Questioning the morality of normalized cannibalism in ‘Tender is the Flesh’

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by Shuyler Clark

In the near future, a new virus renders animal meat dangerous to consume. As animals are culled and humans become desperate for meat, they choose to farm and eat other humans instead. Marcos, suffering from the death of his child and his father’s deteriorating mental state, earns a living overseeing the human-farming process. When one of the farming plants gifts him a live female, Marcos comes to terms with his grief in this new society.

In the vein of similar speculative novels, Agustina Bazterrica’s dystopian Tender is the Flesh is mostly contemplative and character-driven, sacrificing plot to consider the moral and psychological ramifications of the speculative aspects. Despite the underlying idea of factory farming humans, Bazterrica dedicates much of the plot to Marcos’ interpersonal struggles with his estranged wife and insensitive sister. The arrival of the female further aggravates these conflicts, though they do not feel unique to the circumstances. For instance, Marcos’ grief over the death of his son and consequent disconnect from his wife could be compelling ideas, but they could easily exist in a contemporary setting without the human-farming aspect.

As a character, Marcos is sympathetic given the situation. He avoids human meat since he attributes the Transition (as the switch to cannibalism is called) to his father’s decline and has his own theories on why it has become mainstream. The novel’s slow pacing helps to develop his character, but it culminates in a rushed ending that leaves more questions than answers.

Given how Marcos’ conflicts are the novel’s main focus, this leaves the speculative facet underutilized. Readers are given the basics of this new cannibalistic society, including brief explanations for why more people did not become vegan or vegetarian in protest, what became of captive and domesticated animals, and what new habits people adopted around the virus narrative. However, not as much attention is paid to the worldwide response to the Transition. Since the Transition could be interchanged with other narrative ideas for Marcos’ conflicts and have similar impact, it leaves the human-farming disjointed from the rest of the story.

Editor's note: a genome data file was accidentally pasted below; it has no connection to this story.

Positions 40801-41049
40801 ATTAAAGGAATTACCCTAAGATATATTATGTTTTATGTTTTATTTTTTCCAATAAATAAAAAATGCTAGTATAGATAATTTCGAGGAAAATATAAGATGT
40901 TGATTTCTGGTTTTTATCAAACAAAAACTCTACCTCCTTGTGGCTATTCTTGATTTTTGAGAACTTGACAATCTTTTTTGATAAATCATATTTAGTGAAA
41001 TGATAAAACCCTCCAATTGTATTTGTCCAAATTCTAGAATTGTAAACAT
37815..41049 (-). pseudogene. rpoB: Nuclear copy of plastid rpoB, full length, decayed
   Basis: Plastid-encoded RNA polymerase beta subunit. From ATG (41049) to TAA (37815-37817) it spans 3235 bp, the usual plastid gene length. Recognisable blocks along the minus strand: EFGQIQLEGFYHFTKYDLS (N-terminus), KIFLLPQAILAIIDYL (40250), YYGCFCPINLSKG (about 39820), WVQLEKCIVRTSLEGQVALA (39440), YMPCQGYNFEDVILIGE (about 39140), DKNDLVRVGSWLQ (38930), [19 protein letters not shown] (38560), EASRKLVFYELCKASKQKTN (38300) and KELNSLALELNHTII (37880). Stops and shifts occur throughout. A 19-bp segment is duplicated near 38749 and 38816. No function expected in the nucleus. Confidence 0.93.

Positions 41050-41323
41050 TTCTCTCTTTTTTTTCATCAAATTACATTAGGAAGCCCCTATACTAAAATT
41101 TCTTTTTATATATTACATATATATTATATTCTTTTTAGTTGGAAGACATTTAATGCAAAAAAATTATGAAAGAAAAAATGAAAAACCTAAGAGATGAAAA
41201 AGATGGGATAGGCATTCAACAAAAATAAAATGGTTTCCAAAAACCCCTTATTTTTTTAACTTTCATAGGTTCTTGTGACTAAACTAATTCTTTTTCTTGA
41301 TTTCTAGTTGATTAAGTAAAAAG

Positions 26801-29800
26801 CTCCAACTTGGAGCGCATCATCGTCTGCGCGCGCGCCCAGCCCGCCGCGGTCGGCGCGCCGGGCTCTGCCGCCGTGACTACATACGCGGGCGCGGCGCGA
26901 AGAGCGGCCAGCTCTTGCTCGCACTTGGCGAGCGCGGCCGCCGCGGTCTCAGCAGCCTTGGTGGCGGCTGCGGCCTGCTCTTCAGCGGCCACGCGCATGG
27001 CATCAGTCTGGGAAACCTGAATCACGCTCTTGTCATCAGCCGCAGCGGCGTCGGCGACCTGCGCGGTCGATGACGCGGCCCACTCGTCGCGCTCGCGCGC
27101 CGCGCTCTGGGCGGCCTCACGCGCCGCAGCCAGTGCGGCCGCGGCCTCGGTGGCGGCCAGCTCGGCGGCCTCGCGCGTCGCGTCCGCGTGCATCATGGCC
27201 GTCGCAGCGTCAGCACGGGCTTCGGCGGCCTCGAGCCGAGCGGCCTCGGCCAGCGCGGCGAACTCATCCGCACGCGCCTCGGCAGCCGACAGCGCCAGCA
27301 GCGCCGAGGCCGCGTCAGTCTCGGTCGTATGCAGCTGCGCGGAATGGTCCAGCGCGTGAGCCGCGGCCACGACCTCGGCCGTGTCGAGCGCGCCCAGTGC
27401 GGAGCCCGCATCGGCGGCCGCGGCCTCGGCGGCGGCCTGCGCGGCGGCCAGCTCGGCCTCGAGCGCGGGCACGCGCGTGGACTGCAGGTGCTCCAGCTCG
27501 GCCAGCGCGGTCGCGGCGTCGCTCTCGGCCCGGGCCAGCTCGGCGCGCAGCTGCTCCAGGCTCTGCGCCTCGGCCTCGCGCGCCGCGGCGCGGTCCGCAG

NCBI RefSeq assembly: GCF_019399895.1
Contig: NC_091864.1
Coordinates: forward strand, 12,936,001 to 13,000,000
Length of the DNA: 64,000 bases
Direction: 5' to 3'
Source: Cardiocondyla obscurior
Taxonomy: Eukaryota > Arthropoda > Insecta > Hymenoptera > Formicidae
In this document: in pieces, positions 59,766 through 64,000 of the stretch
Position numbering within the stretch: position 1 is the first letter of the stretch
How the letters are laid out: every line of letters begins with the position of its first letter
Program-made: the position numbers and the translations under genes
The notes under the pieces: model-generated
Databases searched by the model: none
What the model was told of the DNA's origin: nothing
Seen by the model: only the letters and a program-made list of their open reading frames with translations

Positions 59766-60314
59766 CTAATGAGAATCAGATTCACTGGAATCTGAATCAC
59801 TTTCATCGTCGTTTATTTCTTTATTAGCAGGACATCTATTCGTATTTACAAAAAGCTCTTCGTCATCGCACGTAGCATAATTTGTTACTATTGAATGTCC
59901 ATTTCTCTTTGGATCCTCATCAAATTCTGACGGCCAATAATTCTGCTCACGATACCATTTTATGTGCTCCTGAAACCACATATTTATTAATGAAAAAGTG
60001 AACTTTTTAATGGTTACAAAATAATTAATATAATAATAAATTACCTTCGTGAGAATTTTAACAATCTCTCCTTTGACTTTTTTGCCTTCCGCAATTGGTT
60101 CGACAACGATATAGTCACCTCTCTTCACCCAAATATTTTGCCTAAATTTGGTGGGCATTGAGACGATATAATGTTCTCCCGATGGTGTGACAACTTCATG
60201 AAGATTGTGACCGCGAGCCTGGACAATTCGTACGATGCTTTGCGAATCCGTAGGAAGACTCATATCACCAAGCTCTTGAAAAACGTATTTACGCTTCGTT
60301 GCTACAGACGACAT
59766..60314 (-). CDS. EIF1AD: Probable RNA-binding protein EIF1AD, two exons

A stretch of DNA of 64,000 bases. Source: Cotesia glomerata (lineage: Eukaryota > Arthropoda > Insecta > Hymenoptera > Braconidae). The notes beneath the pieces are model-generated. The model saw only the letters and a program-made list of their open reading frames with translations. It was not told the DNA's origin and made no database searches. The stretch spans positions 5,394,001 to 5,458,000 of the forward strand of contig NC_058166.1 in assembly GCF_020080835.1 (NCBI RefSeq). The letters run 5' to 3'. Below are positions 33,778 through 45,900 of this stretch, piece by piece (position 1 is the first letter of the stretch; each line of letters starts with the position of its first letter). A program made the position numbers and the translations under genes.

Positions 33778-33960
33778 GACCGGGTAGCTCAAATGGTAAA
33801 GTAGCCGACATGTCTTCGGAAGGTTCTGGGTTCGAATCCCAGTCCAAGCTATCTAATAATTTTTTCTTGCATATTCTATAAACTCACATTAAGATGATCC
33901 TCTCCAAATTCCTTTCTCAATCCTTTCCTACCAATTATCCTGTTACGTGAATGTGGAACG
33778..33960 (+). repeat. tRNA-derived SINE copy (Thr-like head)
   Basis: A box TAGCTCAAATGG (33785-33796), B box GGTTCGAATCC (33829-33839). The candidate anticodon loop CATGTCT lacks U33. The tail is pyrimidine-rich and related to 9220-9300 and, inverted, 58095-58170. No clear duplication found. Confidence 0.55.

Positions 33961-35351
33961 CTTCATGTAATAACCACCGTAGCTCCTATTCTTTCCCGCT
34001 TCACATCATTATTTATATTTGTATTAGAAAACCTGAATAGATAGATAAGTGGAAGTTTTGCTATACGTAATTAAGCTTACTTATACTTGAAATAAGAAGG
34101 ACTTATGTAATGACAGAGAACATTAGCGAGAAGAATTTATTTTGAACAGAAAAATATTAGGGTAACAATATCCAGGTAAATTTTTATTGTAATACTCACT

Although the novel’s premise can be interesting despite its flaws, the quality of the writing weighs it down. Despite the third-person narration, Marcos is rarely referred to by name, making some scenes with multiple male characters unclear. The prose itself is straightforward, with very little variety in sentence structure. While this could be a result of the translation from Spanish, the writing is often unengaging regardless.

As a novel, Tender is the Flesh offers an intriguing premise undermined by a lack of development. Readers who frequent the speculative genre may enjoy it for the opportunity to examine and build on the ideas presented.

Shuyler Clark is a graduate of Stockbridge High School and Lansing Community College. When she is not reading or writing, she can be found snuggling with her birds.

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